"The second creation account emphasizes that both sexes are necessary for God's plan. Having created Adam, God says, 'It is not good for the man to be alone' (GN 2:18). So God creates a helpmate who is suitable for him and matches him. 'Helpmate' (ezer) is a word reserved in the Bible not for inferiors but most often for God Himself, who is Israel's 'helper'. Indeed, after God creates all of the animals and brings them to Adam to name, it becomes clear that none of them is the 'suitable partner for man'.(Gn. 2:20)"
In the play, "The Jeweler's Shop" written by Father Karoly Wojtyla, when one of the characters proposes to his fiancé he asks her to be "his helpmate". Christian couples know that they are meant to help one another get to heaven, but often forget the small ways this can be done everyday. Spouses are meant to live their lives in unity, not just physically, but spiritually and materially. Material, not in the secular sense, but in the practical everyday sense. Because of secular pressures to redefine marriage and gender roles, Christians can be tempted to push back against this tide by rigidly defining the duties of a husband and wife: the wife is solely relegated to all things related to the home, and the husband solely relegated to all things related to outside of it.("Love and Life in the Divine Plan," Pastoral Letter of the USCCB, November, 2009)
As life gets busier and more children come, there is a tendency to dig in further so as not to upset the balance between home and work life. Pride prevents each spouse from sharing concerns, decisions or responsibilities because each believes he must do it alone and not burden the other with a load in addition to his present duties. But this is where unintended error, and subsequent resentment can occur. Burdens pile up, and resentment creeps in, to the point that when help is finally asked for, it is done in a rude manner, and the other spouse, with sincere ignorance, is left only to feel guilty because he was unaware of the challenges the other was facing alone. We strive to mirror the courage and industry of the saints, but an important part of this must be to remember that the saints, above all, had humility. Our Lord, Himself, modeled this perfectly as He did not shoulder the burden of the cross alone, but rather humbly accepted the assistance of Simon of Cyrene. We must, too, humbly ask the assistance of our helpmate. By refusing to do so, we not only commit the sin of pride, but we also deprive the other of an occasion of charity, not allowing them the opportunity to grow in holiness themselves.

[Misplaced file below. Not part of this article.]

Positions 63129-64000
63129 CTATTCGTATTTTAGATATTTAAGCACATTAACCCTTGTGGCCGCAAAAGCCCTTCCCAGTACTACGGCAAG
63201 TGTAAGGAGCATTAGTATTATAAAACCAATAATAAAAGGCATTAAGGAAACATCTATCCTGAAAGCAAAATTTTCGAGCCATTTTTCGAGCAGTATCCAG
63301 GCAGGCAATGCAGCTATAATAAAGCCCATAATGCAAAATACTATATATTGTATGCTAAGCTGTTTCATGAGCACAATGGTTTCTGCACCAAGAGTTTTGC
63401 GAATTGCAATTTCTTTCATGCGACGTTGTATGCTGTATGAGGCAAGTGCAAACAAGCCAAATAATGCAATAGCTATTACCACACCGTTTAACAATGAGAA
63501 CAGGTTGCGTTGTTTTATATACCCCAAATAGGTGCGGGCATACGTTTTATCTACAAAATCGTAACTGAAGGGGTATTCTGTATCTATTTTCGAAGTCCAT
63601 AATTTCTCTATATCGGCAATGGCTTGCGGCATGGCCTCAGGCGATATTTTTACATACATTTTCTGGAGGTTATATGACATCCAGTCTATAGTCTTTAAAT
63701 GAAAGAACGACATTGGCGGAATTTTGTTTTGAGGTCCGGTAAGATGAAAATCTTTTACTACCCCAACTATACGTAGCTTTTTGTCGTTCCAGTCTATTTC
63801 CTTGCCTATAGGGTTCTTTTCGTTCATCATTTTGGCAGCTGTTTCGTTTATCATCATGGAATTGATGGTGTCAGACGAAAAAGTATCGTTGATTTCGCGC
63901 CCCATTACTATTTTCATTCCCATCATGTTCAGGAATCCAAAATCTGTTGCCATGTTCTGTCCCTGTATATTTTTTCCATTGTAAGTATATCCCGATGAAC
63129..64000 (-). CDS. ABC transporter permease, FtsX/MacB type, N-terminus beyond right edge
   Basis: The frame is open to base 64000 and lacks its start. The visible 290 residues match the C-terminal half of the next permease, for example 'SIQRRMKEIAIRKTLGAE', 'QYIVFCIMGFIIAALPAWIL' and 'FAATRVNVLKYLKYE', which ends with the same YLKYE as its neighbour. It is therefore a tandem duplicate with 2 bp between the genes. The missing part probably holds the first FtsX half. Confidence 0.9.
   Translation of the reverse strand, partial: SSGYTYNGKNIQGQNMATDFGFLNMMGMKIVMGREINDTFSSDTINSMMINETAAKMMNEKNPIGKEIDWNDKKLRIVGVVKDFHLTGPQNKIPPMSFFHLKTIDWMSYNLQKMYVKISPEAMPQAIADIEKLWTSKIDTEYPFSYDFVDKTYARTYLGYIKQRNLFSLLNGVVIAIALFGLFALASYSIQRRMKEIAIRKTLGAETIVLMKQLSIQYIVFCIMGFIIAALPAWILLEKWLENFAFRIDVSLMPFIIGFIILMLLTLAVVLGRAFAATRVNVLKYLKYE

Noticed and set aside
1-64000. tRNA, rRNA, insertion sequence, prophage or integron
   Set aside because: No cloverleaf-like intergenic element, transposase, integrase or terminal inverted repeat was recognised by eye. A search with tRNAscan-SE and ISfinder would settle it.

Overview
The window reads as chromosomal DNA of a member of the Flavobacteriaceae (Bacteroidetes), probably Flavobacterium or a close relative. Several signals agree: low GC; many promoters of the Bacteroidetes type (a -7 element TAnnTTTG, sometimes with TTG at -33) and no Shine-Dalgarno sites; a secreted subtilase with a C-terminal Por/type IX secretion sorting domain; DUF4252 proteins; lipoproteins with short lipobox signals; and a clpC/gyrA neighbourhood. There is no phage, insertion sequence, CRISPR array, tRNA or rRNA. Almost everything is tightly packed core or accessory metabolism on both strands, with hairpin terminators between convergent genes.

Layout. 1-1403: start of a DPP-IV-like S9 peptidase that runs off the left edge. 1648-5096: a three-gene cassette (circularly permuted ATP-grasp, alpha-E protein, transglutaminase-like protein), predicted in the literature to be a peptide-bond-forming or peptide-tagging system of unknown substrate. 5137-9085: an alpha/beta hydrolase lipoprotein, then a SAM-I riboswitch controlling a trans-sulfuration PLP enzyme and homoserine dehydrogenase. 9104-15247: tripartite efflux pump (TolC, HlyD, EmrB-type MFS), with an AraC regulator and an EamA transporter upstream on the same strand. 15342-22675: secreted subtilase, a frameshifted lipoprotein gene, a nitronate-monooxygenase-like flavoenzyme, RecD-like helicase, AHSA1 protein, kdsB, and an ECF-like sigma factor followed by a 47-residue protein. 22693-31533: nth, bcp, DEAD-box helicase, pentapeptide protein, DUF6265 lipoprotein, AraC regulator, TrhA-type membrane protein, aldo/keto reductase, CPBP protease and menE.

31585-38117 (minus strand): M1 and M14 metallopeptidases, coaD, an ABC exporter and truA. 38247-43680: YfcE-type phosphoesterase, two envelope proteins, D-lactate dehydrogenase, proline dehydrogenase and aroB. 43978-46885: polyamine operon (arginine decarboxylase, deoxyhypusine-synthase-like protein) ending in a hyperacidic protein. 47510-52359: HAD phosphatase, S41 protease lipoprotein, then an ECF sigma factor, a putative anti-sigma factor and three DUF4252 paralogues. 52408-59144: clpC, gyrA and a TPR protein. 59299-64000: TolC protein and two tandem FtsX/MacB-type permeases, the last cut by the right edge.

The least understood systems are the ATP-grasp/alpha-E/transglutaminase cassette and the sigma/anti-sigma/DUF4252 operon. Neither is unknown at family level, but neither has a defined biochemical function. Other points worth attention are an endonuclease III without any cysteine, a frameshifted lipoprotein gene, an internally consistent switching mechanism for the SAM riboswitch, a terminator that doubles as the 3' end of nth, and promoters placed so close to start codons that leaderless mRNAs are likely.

There was once a player who was extremely distraught after missing the game-winning shot. Thinking himself solely responsible for the loss of the game, the coach said to him: "If you had made the shot, would you have thought that you alone were the reason the team won?" After replying in the negative, the coach then replied, "And so why would you think that by missing it, you alone are the reason the team lost?" So too, we can not expect to win the game by ourselves; we must rely on God's grace and others to gain eternal happiness in heaven, and lasting peace for our families on earth.